Wed | Jun 16, 2021

Week of celebrations before Actor Boy Awards

Published:Tuesday | March 27, 2012 | 12:00 AM
Ford-Smith(l)

Marcia Rowe, Gleaner Writer

"We are going in a different direction this year with the Actor Boy Awards," Scarlett Beharie, president of the Jamaica Association of Dramatic Artistes (JADA), organiser of the annual award ceremony, told The Gleaner.

"Instead of having one major event as we usually do, we are having a week of activities in celebration of World Theatre Week," she explained.

The week-long activities, done in collaboration with the International Theatre Institute (ITI) Jamaica, will include a symposium, poetry reading, and a directing workshop; concluding with the award ceremony.

The first activity will be the symposium, today, World Theatre Day. The theme of the symposium will be 'From Periphery to the Centre, Theatre at Jamaica 50'. The event begins at 6:30 p.m. at the Dennis Scott Studio on the grounds of The Edna Manley College of the Visual and Performing Arts (EMC).

The title of the symposium, Beharie explains, is self-explanatory.

"We are looking to discuss how we can move forward to be a little more visible and to get some of the recognition that we deserve in the creative industry," explained Beharie.

"It has to do with how this country views the performing industry. It is something that we take for granted. We like to talk about how talented we are, but we are still a far way off understanding the talent and the value of this talent.

"Come and do this reading, come and do this play, and nobody thinks about the work, the time, the effort that goes into preparation; and the training. It is a very, very demanding area to be a part of," Beharie said.

She further stated that this lack of recognition is in spite of the contribution of theatre practitioners in making a solid name for Jamaica on the world stage.

"I always find it a little funny when people talk about Jamaica on the world stage. They don't talk about the ministers, and they don't talk about whatever policies they come up with. They talk about the music, about Bob and Miss Lou and Maas Ran (Ranny Williams), that's how we identify ourselves. So it is very ironic that the very facet that we use to identify ourselves as a people and as a movement is an area that is extremely underdeveloped, underutilised and unappreciated."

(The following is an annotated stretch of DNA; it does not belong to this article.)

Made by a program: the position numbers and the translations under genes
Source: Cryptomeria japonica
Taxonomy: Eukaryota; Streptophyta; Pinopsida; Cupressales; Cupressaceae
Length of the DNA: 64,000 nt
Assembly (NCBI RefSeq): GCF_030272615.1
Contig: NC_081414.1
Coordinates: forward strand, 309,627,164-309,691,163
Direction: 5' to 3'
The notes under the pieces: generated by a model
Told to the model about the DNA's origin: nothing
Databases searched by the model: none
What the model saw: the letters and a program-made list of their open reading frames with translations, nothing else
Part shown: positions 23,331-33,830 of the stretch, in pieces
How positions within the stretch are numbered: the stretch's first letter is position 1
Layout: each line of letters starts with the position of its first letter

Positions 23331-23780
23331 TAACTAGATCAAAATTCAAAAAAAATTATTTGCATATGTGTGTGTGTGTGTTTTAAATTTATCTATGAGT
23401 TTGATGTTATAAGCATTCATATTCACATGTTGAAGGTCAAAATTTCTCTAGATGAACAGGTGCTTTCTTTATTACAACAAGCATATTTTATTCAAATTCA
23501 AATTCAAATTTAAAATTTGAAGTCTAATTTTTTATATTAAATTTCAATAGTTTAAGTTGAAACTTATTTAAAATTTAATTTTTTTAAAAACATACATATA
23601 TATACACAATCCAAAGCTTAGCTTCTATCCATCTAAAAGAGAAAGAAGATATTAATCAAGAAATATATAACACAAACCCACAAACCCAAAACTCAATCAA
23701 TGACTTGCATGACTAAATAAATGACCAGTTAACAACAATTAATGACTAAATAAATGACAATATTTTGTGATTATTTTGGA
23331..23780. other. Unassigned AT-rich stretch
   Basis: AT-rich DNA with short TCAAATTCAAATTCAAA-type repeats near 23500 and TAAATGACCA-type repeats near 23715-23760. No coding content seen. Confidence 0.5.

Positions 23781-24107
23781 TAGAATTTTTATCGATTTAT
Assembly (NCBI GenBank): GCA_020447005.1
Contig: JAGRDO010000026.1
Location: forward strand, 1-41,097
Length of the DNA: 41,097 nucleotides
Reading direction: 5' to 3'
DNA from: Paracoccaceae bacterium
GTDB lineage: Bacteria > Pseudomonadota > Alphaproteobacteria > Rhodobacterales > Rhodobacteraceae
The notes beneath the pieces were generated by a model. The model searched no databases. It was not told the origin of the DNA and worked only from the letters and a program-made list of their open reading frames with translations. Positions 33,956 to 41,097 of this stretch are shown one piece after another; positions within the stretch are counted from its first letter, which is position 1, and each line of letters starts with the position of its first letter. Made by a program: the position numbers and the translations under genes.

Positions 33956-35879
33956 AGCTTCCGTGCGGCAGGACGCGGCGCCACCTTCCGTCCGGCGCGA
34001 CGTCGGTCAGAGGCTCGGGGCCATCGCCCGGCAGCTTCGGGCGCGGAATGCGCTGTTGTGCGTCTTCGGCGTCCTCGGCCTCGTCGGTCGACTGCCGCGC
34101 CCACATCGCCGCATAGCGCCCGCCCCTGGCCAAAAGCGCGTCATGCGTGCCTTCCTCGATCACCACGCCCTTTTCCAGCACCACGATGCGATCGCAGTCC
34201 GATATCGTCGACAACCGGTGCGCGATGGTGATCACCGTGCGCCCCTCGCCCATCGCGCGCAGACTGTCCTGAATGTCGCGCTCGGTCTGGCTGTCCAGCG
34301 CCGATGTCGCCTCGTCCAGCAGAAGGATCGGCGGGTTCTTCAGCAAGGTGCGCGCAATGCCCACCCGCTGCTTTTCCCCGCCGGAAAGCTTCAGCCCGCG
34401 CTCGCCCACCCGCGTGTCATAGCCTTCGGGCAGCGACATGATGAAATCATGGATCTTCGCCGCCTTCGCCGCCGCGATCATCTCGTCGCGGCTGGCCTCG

"And so JADA is all about, with both profit and non-profit, government and non-government agencies and communities, to move forward. It is 50 years of independence. It is time to move forward now."

Tomorrow, Honor Ford-Smith, well-respected director and founder of Sistren Theatre Collective, will conduct a lecture called 'Righting' Our History - The Conscience of Post-colonial Playwrights.

Focus of lecture

Ford-Smith will be looking at the works of Stafford Ashanti, Dennis Scott, with some references to Trevor Rhone, and also Marcus Garvey, in his role as producer.

Garvey is one of Jamaica's early producers, giving opportunity to people like Maas Ran and Louise Bennett.

That event will also be held at the Dennis Scott Studio and will start at 6:30 p.m.

Thursday will see the reading of poetry written by ITI members from the United States, Sweden, some countries in Africa, and Germany, among others. The readings will be done by Jamaicans from the Edna Manley College of the Visual and Performing Arts. The Theatre Day message from John Malkovich will also be read.

The event takes place at 7:30 p.m. in the ampitheatre of the EMC.

The three events are free.

On Saturday, Yvonne Brewster, the internationally acclaimed director, will be conducting a directing workshop for specially invited guests.

After the Actor Boy Awards and the week-long celebration comes to an end, JADA still has an extra treat.

On April 9, the organisation will be holding what it terms a 'Theatre Night Out'. On that night at the Little Little Theatre, persons will be offered two plays, Back a Yaad and Where is My Father? at a discounted price.